Andy Fleming writing on financial freedom…
Do you ever dream of joining the ranks of investors who make enough passive income to support themselves? Knowing how and when to invest your money can be tricky when there’s so many options. You could always hire a financial advisor to help you navigate the field, but that means paying an extra fee and trusting someone else to responsibly handle your money.
There are plenty of tools and options for getting you started and making investing easy to understand. You’d be wise to check out some of these sites to help you hit the ground running and make wise decisions when it comes to investing your hard-earned income.
Trading Tutorial Sites
Before you actually start throwing real money around, why not get some practice with practice portfolios? Investopedia is a great resource when it comes to learning the ins and outs of investing. They offer free tutorials that will take you from beginner to pro if you put the time in. The site also features a simulated stock market so that you can experiment with investing without actually spending real money.
Once you brush up on the basics, you might want to get some advanced help from The Motley Fool. This site has been around since 1994 and features a sizeable community of experts you can talk to. The Motley Fool is often used by experts, who may not be as tolerant of questions from “beginners”; but if you’ve spent some time learning the basics you shouldn’t have anything to worry about.
If you want more practice before you dive into the deep end, there’s plenty of virtual stock markets to engage with while you build your investment confidence. The Virtual Stock Exchange is set up as if it were a “game”. It functions just like a regular trading site, except you’re competing with other investors to see who can make the most money. If you’re interested in the entertainment industry you can play around with the Hollywood Stock Exchange. This pretend stock market lets you invest in artists and films instead of companies.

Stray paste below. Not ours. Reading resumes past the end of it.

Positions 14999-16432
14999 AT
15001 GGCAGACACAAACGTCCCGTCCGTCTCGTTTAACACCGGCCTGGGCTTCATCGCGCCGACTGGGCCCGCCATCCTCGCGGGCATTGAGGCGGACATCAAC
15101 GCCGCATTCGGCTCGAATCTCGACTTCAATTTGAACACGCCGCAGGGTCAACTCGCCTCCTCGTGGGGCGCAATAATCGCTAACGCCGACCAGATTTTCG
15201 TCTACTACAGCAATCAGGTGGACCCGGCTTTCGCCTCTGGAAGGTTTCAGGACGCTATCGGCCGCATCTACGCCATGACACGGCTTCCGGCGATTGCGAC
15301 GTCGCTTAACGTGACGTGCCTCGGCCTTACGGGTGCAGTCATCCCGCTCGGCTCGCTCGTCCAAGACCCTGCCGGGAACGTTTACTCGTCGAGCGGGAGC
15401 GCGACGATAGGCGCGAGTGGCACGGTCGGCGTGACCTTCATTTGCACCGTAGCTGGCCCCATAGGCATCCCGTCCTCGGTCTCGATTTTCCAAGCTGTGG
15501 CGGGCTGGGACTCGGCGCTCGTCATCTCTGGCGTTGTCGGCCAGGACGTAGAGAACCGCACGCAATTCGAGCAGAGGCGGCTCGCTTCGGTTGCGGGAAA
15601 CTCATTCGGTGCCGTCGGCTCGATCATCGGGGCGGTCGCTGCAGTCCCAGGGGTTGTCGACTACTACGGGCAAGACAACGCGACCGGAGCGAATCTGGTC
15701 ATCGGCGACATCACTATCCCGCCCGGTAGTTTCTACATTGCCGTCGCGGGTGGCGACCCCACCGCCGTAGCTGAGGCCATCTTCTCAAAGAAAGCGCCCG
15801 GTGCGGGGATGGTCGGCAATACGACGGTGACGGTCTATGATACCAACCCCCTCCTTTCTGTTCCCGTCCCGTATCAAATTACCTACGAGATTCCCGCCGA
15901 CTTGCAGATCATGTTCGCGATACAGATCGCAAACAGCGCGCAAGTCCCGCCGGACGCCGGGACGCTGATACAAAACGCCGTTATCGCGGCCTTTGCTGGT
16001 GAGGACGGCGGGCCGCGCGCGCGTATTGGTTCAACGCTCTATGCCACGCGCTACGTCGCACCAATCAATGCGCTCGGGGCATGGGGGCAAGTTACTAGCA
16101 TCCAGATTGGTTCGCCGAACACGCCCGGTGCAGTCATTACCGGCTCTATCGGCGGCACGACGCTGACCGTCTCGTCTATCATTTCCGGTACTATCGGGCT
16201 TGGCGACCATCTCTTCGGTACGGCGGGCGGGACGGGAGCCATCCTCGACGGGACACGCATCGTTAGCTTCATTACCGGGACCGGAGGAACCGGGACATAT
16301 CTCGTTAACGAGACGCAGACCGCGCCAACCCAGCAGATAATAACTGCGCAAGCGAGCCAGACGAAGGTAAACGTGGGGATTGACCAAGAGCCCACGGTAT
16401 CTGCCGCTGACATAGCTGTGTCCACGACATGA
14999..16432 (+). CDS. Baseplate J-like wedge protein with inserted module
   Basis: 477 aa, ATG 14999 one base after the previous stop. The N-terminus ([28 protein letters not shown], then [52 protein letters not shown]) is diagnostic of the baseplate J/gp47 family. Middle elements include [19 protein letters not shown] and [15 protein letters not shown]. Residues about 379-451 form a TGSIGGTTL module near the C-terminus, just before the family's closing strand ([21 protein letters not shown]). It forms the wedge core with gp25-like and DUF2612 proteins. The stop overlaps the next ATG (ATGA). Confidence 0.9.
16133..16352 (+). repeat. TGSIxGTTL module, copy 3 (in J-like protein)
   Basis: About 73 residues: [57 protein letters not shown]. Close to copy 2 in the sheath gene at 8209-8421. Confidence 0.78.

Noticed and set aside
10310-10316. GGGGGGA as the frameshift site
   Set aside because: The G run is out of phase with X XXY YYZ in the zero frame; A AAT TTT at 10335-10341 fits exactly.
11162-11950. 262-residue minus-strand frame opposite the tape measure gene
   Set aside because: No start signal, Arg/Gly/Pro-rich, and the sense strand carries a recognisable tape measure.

Zero commission sites
Once you’re ready to invest for real, you can start off doing some commission-free trading with a site like Robinhood. The site allows you access to over 5,000 equities and ETFs; they charge zero for trades and have no account minimum, so you can take things slow if you wish. Robinhood is also available as an app, so you can manage investments on the go and you can set up your phone to alert you when you’re going to receive earnings or dividends.
Another fee-free option is Loyal3. They have a more limited lineup, but feature well-known industry giants like Apple and Disney. Loyal3 also takes no commission from trades and has no account minimum. They also offer the option to purchase fractions of shares for as little as $10.
If you’re getting serious and want to pay for a platform with some more robust options, you can get some extra mileage by signing up for a service with a good promotional offer. OptionsHouse takes a $4.95 trade commission, but has no account minimum and will give you 60 days of commission-free trading for signing up. TradeKing has the same commission fee, but will give you $100 in free commissions for a $1 deposit, and $1,000 for a $5,000 deposit. Check their promotions page for more details.
One of the best ways to get started with low-risk investing is through peer-to-peer lending. This is sort of a “sharing economy” approach to trading, as you’re lending money to another person as opposed to investing in a company’s future. As long as you screen your investments properly, and only lend to people with a good rating, peer-to-peer investments can give you a return of about 5% in a short time. Currently, the two best sites for this type of investment are LendingClub and Prosper.
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